4. Pockets!

I know when I’m at a party, I never know what to do with my hands. With pockets, you can hide your hands and remain looking casual and collected. Dresses with pockets are all the rage now, and it reduces the need for a handbag you might lose. Pockets are versatile, and allow you to be versatile as well. They can comfort you when you’re in the spotlight, and anchor you when you begin to feel worn out. Plus, they’re just so darn cute.

3. Statement earrings

Earrings are a great place to put the focal point of your outfit. They draw the eye up to your face but also allow you to look off to the side when people admire them. No awkward smile as they gush about your shirt—you can fiddle with your earrings or tilt your head to let them see better, remaining poised and confident. Also, you can rest assured that they’re complimenting your earrings and not making a comment about your body (“Nice skirt” can sometimes get uncomfortable). The best thing about statement earrings is that they’re like a superhero costume. You can wear them when you want to be in the spotlight, and then quickly and easily remove them when you want to blend into the crowd. Even easier, if you have long hair you can just let it fall over your ears when you’re getting tired of attention. Keeping the energy in an easily disposable accessory can help you feel comfortable and in control.

2. Layers

When I begin feeling weary of company, covering my body usually makes me feel better. It’s also a way to choose whether you want to be “on” or “off.” Cardigans, sweaters, and jackets don’t make your outfit worse, it just makes your body less visible, and that can help you feel more confident. The most important thing to remember is that fashion isn’t about what others think, but it’s about how you feel, and the jacket lets you project how you feel while your feelings change over time. Feel open and happy and free? No jacket tells that to people. Want to get out of the spotlight? Jacket on tells that to people. The jacket gives you a choice, which keeps you in control of your night.

1. Scarves

Well, I’m biased. I love scarves, and wearing them makes me feel both stylish and comfortable. Wearing a scarf is sort of like having a security blanket for me. I like it because it acts like a layer while keeping things light and easy, and I can also fiddle with it, giving my hands something to do, but mostly I like wearing scarves because it’s just something that I’m used to. That’s the true #1. If you usually keep your hair up, then wear your hair up. If you usually wear a watch, wear a watch. Keep a little security blanket on you, to keep you calm when things get stressful. A little normalcy to a unique outfit can keep your personality front and center, no matter what you’re wearing.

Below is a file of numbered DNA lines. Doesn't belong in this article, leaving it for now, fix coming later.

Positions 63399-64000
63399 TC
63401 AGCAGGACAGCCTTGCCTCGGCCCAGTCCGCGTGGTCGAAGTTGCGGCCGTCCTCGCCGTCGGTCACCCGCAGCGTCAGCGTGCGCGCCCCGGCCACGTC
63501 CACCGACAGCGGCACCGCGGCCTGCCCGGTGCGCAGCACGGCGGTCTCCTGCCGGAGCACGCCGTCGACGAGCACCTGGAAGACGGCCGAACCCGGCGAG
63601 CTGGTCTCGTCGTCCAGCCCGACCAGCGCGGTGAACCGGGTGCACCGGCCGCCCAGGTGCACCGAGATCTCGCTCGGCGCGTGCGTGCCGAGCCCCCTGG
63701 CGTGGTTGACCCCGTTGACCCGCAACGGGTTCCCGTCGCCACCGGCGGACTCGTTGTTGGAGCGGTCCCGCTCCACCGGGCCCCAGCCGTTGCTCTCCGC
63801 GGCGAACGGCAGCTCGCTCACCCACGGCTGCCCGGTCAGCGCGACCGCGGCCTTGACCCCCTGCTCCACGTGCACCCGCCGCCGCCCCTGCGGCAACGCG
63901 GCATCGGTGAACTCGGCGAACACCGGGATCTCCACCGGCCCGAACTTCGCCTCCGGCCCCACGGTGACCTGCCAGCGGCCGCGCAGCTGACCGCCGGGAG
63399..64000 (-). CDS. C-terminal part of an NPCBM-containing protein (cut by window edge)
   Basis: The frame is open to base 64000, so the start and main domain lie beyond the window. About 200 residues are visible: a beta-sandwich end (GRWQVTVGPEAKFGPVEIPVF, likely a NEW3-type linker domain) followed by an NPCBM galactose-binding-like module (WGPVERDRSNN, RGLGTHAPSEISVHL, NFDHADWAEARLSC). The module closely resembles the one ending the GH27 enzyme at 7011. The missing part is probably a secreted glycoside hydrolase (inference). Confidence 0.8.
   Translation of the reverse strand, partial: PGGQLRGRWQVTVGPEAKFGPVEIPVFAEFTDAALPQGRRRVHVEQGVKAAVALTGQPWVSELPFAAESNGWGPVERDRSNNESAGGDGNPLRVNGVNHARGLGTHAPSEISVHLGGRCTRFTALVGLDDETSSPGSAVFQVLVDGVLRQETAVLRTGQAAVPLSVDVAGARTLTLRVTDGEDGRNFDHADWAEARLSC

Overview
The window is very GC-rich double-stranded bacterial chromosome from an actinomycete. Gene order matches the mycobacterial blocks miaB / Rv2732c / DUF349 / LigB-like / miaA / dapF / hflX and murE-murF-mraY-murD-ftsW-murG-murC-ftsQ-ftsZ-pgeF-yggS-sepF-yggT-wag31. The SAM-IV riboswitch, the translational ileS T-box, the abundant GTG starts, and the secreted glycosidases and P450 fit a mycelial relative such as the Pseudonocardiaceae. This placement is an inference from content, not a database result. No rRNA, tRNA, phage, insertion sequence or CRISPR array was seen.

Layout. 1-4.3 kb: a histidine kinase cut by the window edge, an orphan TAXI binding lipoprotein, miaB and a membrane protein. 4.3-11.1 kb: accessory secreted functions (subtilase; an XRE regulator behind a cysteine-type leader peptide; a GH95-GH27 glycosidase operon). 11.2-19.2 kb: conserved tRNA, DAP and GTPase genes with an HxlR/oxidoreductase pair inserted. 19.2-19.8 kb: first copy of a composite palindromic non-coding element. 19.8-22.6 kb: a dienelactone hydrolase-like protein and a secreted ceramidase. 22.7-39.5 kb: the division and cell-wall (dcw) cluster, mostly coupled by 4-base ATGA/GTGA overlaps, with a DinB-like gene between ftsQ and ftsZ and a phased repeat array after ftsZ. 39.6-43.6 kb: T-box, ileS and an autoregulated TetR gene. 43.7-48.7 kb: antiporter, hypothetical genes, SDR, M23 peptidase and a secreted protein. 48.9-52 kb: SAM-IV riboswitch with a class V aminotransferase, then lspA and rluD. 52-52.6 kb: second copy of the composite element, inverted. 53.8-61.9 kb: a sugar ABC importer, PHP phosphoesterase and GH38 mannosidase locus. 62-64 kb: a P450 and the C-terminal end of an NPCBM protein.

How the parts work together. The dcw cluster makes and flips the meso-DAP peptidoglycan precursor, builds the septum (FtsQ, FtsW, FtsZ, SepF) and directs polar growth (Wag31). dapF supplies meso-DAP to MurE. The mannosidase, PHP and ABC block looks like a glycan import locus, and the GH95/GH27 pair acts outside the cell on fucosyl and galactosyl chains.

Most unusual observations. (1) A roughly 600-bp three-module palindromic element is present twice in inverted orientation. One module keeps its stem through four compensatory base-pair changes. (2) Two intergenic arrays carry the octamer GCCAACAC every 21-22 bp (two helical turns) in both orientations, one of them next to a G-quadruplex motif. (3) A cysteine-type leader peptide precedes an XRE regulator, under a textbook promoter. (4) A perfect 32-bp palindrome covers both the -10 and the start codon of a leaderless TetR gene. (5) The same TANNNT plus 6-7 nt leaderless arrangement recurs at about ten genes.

Meeting the family: Conversation Starters

Your new significant other is amazing. They’re everything you’ve ever wanted, and the last few weeks or months have been like walking on air. They met your friends recently, and got along swimmingly. Now, they want you to meet their friends—or worse, their family.

Naturally you comply, though when they pick you up you’re shaking like a leaf. The night starts out fine, quick introductions, you talk about your job a bit. By the time the appetizer arrives you’re feeling pretty relaxed. It’s halfway through the appetizer that you realize you hadn’t said a word since you ordered, and that was nearly ten minutes ago. They’re all chatting up a storm, and you can barely get a word in edgewise. The topics are changing fast, and inside jokes keep coming up to inexplicable laughter.

How do you deal with meeting a group of people who are already close to one another?

Whenever this sort of scenario happened to me, I found myself being quiet, just observing the family. Whoever was introducing me would later tell me that their friends thought I was “nice, but quiet.” They would say I could talk more. I would be astonished, thinking I had done quite well.

Surviving an evening is different from enjoying one. While it might be beneficial and easier to sit back and observe, these people want to get to know you. They can’t do that if you don’t talk to them.

My suggestion is to act like a predator and go for the weak! Just kidding. Kinda. What I mean by this is to talk to someone who isn’t talking much. Maybe it’s the kid sister, or the father, or one of their quieter friends. I wouldn’t try to strike up a conversation with the person commanding the room, because then everyone will be watching your response. Instead, wait until the table separates into smaller conversations, and talk to a calmer person, to start.

Well, you’ve found your target. Now what? They’re quiet, seem friendly, and are close enough so you can speak at a low-to-moderate volume, but what on earth are you going to say to them?

Think. Didn’t your significant other talk about them before? A great way to start up a conversation is the good old, “So, Sam tells me you’re into [insert hobby here].”

People love talking about their hobbies, especially to new people. It’s also more fun to listen to than a flat description of their job. If you’re lucky, someone has the same hobby as you do, and you can bond over that.